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Meanwhile, eight in ten black Americans apparently believe that the prison system is expressly designed for the purpose of incarcerating black people for profit. The report also finds that 55% of black Americans think the government encourages single motherhood in order to make black men obsolete, and that 75% of black Americans think they need to work harder than other races to get a good job. There’s also the finding that a majority of black adults think the media is engaged in a racist plot to hold them back. 

I could go on and on, but you get the point. Every single finding from Pew suggests — if the findings are accurate — that millions of people in this community think they have very little agency or control over their own lives. They believe that every institution in the country is deliberately designed to sabotage them. Not even just that the institutions do end up sabotaging them — but that they were all explicitly designed for that purpose.

The implications of these findings are pretty clear. All these years after the Civil Rights movement, paranoia and self-pity have given rise to fantastically false theories about how society works. Decades after the entire federal government and most of the private sector has deliberately restructured itself to hire and promote more black Americans — often by lowering standards — the result is that millions still think the entire system is stacked against them. The people who gave these answers in the poll have fully internalized the Left’s narrative of racial grievance to a crippling degree.

If, as a country, we wanted to improve living standards in black communities, we’d read this report and realize that what we’re doing isn’t working. Telling black people that the police are deliberately murdering them, and that America is systematically racist and so on, has led to a feeling of mass helplessness so pronounced that it has turned into full blown delusion. This is the kind of thing you’d think the so-called “disinformation experts” would be concerned about.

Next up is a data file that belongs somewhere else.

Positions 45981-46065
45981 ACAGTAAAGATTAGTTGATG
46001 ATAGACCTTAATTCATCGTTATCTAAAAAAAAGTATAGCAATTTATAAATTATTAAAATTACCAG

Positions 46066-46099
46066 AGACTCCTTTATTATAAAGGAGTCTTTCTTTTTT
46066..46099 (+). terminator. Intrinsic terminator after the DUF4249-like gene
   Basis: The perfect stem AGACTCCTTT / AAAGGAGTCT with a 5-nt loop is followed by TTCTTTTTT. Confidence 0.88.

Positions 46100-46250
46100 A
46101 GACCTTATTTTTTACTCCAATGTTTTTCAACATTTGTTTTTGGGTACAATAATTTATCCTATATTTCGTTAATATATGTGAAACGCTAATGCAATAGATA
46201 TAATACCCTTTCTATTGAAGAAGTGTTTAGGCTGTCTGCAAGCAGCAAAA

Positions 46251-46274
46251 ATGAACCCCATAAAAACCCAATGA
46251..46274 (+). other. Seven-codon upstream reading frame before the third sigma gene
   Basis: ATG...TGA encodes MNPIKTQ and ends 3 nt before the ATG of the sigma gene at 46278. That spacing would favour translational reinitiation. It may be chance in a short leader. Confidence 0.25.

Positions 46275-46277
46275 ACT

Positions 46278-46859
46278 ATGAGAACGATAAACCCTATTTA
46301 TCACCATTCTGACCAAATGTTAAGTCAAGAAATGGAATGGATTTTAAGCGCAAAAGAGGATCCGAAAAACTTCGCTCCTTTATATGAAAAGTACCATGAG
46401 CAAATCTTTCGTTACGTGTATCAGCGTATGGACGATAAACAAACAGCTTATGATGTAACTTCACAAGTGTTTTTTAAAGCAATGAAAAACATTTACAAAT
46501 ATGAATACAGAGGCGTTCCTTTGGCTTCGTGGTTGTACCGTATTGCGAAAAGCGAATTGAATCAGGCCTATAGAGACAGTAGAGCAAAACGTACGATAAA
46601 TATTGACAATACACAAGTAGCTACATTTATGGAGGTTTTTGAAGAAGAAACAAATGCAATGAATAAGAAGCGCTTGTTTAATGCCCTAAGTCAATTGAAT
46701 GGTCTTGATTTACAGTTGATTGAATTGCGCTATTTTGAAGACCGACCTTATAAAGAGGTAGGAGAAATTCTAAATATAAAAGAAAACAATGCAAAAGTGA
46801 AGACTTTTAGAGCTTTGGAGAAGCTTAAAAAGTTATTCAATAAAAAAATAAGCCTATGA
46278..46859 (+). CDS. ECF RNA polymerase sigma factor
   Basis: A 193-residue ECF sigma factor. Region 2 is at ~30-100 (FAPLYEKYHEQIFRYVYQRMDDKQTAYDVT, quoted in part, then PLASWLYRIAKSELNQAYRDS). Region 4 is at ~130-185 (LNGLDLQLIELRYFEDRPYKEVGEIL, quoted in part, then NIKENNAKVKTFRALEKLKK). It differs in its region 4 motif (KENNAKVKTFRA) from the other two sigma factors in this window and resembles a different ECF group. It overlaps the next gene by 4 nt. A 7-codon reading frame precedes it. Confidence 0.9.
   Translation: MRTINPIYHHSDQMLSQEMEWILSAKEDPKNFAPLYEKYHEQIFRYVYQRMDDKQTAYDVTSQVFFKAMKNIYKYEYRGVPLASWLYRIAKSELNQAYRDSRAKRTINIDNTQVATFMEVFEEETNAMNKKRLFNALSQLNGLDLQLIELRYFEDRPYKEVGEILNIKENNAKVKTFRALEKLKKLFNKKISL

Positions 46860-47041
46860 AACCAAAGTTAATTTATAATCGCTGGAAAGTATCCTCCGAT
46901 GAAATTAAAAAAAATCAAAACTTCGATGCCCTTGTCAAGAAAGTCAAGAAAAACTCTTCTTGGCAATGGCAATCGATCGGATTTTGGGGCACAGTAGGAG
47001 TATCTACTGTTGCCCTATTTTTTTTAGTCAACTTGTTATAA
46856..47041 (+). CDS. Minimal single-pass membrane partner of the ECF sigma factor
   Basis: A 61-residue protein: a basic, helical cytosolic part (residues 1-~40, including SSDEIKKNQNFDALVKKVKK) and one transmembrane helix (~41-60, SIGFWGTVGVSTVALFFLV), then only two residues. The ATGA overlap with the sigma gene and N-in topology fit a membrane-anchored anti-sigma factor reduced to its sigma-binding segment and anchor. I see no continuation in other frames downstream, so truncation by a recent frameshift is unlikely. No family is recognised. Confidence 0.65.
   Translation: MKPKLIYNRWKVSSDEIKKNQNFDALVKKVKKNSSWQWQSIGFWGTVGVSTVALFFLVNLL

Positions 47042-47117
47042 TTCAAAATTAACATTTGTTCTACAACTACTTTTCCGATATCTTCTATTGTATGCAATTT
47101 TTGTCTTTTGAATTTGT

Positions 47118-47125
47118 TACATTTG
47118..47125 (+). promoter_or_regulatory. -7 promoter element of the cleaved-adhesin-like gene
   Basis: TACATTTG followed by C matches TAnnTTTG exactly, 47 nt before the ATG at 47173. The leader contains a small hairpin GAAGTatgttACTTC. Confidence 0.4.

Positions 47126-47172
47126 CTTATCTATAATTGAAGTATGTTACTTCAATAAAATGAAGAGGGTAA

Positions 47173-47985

People who think they have no control over their own lives — and that far more powerful forces are out to get them — have no incentive to improve themselves or their communities. They stagnate. And that’s exactly what’s happened to black communities all over the country since the Civil Rights era, from Baltimore to Detroit to Selma and Oakland.

Of course, no one in power actually wants to improve black communities. Activists certainly don’t care. They thrive on victimhood. So predictably, Pew’s report was met with outrage on social media. Pew was called “shockingly offensive” by random social justice groups like “JustLeadershipUSA.” So within just a couple of days, Pew backed down. They pulled down their original report entirely. I was only able to access it using an Internet archiving service. And Pew replaced the report with a new version which — to their great shame — accepts as fact the very beliefs that they correctly described as false and conspiratorial just a few days ago.

Here’s Pew’s new, revised headline and second paragraph. See if you can spot the difference from what I previously read: “Most Black Americans Believe U.S. Institutions Were Designed To Hold Black People Back … A new analysis suggests that many Black Americans believe the racial bias in U.S. institutions is not merely a matter of passive negligence; it is the result of intentional design.”

So what’s happened here, already, is that Pew has gone from labeling these beliefs as “conspiracies,” to full-on accepting them as fact. There is “racial bias” in U.S. institutions, Pew declares. The only question is whether “passive negligence” or “intentional design” is the explanation.

In their revised report, Pew also introduces this brand-new paragraph: “Black Americans’ mistrust of U.S. institutions is informed by history, from slavery to the implementation of Jim Crow laws in the South, to the rise of mass incarceration and more.”